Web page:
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The End of the Sermon

I came to in the middle of the pasture.
Rain ticked against the tractor's hood and steam
coiled above the chassis. Thunder plowed
into the distance where the clouds obscured
the day's remaining light.
                                         It was a Sunday.
I'd preached on perseverance—on Paul's thorn—
and, afterward, had hoped to mow the thistle
before the storm. I don't recall much more
than that: only the distant scent of rain,
the way the thistle sloughed its seed beneath
the blade, the hackles rising on my neck
before the strike I also don't recall.

Before that afternoon, I'd often answer—
when asked about my calling, how I'd known—
Some men are drawn to heaven. Others heaven
won't leave alone.

                              And so, I stay indoors.
I count in Mississippis the slow seconds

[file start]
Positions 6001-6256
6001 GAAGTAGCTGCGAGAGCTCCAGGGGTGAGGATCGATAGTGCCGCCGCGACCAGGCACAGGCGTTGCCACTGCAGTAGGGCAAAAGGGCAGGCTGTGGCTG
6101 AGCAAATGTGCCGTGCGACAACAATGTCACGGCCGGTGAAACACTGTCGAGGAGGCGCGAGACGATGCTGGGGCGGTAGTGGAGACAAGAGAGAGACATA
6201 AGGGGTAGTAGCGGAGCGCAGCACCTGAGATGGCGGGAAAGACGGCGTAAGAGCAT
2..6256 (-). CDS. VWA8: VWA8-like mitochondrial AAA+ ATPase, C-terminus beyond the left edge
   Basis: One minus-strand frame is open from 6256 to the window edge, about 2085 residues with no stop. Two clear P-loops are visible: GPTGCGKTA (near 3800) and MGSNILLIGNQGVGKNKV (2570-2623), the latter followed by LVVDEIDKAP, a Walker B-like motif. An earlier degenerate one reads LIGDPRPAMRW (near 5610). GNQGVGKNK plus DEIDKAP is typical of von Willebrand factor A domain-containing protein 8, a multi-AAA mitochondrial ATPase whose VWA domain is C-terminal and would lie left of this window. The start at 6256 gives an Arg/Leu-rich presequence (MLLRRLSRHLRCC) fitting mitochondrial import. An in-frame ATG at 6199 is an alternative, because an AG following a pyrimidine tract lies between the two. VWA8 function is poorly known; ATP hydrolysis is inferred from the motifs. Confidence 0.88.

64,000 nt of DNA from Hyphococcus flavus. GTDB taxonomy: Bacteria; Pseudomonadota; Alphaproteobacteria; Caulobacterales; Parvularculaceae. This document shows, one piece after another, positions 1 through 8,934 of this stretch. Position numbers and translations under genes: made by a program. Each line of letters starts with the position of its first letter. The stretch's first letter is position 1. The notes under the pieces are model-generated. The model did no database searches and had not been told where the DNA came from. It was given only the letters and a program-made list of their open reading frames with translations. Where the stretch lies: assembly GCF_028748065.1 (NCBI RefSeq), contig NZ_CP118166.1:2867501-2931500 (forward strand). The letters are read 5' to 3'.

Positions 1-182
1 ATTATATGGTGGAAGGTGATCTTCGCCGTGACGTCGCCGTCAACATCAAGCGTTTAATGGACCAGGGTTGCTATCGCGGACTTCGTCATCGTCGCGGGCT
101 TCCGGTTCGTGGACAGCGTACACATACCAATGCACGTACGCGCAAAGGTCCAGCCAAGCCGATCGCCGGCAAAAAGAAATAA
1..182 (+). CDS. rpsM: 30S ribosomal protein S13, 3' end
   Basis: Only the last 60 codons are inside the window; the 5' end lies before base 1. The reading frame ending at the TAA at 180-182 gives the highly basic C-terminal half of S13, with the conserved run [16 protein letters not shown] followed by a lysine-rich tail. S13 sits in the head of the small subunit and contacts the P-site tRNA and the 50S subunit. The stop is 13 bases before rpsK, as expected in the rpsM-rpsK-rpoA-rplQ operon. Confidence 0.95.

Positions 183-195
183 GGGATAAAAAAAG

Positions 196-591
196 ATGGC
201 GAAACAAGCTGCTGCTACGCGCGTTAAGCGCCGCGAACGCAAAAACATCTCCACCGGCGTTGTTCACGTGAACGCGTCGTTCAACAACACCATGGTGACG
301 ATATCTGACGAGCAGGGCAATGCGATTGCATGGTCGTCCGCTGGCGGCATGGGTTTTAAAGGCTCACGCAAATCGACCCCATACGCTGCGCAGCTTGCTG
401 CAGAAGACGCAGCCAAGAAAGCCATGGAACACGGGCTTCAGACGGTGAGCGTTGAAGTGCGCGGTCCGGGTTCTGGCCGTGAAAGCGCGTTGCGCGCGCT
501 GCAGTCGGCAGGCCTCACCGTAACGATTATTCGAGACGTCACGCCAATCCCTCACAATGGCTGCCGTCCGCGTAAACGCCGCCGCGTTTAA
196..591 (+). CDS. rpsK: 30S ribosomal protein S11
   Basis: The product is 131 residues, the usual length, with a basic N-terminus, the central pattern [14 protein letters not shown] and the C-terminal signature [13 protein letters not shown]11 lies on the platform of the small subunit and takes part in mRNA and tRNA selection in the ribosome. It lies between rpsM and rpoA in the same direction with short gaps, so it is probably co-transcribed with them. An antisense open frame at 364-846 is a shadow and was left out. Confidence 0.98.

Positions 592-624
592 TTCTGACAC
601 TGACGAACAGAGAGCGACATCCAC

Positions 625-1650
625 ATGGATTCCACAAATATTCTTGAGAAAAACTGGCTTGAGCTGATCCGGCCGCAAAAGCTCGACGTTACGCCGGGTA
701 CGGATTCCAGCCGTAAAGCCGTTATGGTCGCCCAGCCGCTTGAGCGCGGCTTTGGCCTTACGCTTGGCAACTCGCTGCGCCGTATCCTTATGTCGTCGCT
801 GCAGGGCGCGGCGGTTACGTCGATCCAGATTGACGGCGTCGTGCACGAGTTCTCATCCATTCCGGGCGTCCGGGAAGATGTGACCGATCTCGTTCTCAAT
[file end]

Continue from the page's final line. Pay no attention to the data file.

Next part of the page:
between retreating thunders, skim the last
chapters of Revelation to forget
the trying absence of that pasture—time
I lost—until I finally nod off ...

But even in my sleep I see the pasture.
In the persistent dream, I'm looking out
the attic dormer, where, beyond the fence-line,
a narrow stand of longleaf pines sways
under the gathering clouds—when, only just
before I turn away, a bright shank strikes
the tallest of the farthest trees.
                                                 It leans
and since I am removed, behind the glass,
since all is still, it falls in utter silence.

Who knows the awful mind of our creator?
I've seen that pine fall every night since then,
and every night I fail to hear the voice
inside that quiet.
                            But what is there to hear?
I'm through with prayer. Please don't misunderstand.
I only mean to say that had you woke
like me, nameless and shivering in the rain,
you might consider what you're asking for—
the steep price of briefly becoming light.

I came to in the middle of the pasture.
The tractor idled in the slackening rain.
I didn't dream—or else, I don't remember.
I spoke a single word. There was no answer.

Michael Shewmaker

Ohio University Press

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